Hierarchical classifications are used in the field of clastic deep-marine sedimentary geology to assign spatial and temporal order to the sedimentary architecture of preserved deep-marine deposits and to genetically related modern landforms. Although such classifications aim to simplify the description of complex systems, the wide range of developed approaches limits the ease with which deep-marine architectural data derived from different sources can be reconciled and compared. This work systematically reviews and compares a selection of the most significant published hierarchical schemes for the description of deep-marine sedimentary architecture. A detailed account of each scheme is provided, outlining its aims, environmental contexts and methods of data collection, together with the diagnostic criteria used to discern each hierarchical order from observational standpoints (e.g., via facies associations, geometry, scale and bounding-surface relationships) and also on interpretational grounds (e.g., processes and sub-environments of deposition). The inconsistencies and pitfalls in the application of each scheme are also considered. The immediate goal of this review is to assist sedimentologists in their attempts to apply hierarchical classifications, both in the contexts in which the classifications were originally developed and in alternative settings. An additional goal is to assess the causes of similarities and differences between schemes, which may arise, for example, in relation to their different aims, scales of interest or environmental focus (e.g., channelized or lobate units, or both). Similarities are found between the approaches that commonly underlie the hierarchical classifications. Hierarchies are largely erected on the basis of common types of observations, in particular relating to the lithology and geometries of deposits, in association with analysis of bounding-surface characteristics and relationships. These factors are commonly considered in parallel with their associated genetic interpretations in terms of processes or (sub-) environments of deposition. A final goal of the review is to assess whether a universal standard for the description of deep-marine sedimentary architecture can be devised. Despite the commonalities that exist between classification approaches, a confident reconciliation of the different hierarchical classification schemes does not appear to be achievable in the current state of knowledge.

Hierarchical classifications of the sedimentary architecture of deep-marine depositional systems

Patacci M;
2018-01-01

Abstract

Hierarchical classifications are used in the field of clastic deep-marine sedimentary geology to assign spatial and temporal order to the sedimentary architecture of preserved deep-marine deposits and to genetically related modern landforms. Although such classifications aim to simplify the description of complex systems, the wide range of developed approaches limits the ease with which deep-marine architectural data derived from different sources can be reconciled and compared. This work systematically reviews and compares a selection of the most significant published hierarchical schemes for the description of deep-marine sedimentary architecture. A detailed account of each scheme is provided, outlining its aims, environmental contexts and methods of data collection, together with the diagnostic criteria used to discern each hierarchical order from observational standpoints (e.g., via facies associations, geometry, scale and bounding-surface relationships) and also on interpretational grounds (e.g., processes and sub-environments of deposition). The inconsistencies and pitfalls in the application of each scheme are also considered. The immediate goal of this review is to assist sedimentologists in their attempts to apply hierarchical classifications, both in the contexts in which the classifications were originally developed and in alternative settings. An additional goal is to assess the causes of similarities and differences between schemes, which may arise, for example, in relation to their different aims, scales of interest or environmental focus (e.g., channelized or lobate units, or both). Similarities are found between the approaches that commonly underlie the hierarchical classifications. Hierarchies are largely erected on the basis of common types of observations, in particular relating to the lithology and geometries of deposits, in association with analysis of bounding-surface characteristics and relationships. These factors are commonly considered in parallel with their associated genetic interpretations in terms of processes or (sub-) environments of deposition. A final goal of the review is to assess whether a universal standard for the description of deep-marine sedimentary architecture can be devised. Despite the commonalities that exist between classification approaches, a confident reconciliation of the different hierarchical classification schemes does not appear to be achievable in the current state of knowledge.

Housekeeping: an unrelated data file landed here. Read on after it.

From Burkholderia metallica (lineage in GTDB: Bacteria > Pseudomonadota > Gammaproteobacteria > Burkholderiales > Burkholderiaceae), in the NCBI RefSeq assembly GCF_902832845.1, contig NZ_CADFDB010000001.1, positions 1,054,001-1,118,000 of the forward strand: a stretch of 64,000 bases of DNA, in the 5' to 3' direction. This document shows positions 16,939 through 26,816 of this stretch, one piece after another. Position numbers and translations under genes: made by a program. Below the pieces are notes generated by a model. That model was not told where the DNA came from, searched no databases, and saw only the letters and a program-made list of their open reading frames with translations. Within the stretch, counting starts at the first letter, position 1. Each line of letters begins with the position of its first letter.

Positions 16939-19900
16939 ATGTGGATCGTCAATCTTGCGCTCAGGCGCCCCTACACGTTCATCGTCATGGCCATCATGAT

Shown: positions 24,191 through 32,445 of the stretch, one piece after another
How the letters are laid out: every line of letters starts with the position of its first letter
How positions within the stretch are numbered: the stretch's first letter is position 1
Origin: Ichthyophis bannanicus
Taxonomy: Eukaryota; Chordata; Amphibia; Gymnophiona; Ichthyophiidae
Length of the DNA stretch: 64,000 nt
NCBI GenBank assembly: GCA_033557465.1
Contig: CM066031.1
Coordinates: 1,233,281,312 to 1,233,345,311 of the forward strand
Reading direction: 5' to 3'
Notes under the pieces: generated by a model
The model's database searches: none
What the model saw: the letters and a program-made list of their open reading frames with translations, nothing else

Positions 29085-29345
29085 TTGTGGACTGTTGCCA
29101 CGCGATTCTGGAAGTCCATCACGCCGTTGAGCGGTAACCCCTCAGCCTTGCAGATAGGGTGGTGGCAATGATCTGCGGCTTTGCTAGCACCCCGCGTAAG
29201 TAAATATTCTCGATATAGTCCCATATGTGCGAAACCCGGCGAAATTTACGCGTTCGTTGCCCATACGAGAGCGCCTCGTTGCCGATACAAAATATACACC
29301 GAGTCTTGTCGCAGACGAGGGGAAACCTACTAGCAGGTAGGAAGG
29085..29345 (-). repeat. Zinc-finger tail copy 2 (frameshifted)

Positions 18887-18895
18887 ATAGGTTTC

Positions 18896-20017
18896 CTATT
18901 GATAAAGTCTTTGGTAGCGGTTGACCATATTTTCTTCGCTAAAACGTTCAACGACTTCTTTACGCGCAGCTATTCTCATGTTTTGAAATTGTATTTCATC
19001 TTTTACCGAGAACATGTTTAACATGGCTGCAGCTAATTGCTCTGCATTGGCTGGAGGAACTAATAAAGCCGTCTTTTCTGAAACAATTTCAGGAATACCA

File in questo prodotto:
Non ci sono file associati a questo prodotto.
Pubblicazioni consigliate

I documenti in IRIS sono protetti da copyright e tutti i diritti sono riservati, salvo diversa indicazione.

Utilizza questo identificativo per citare o creare un link a questo documento: https://hdl.handle.net/11697/220353
Citazioni
  • ???jsp.display-item.citation.pmc??? ND
  • Scopus 44
  • ???jsp.display-item.citation.isi??? 41
social impact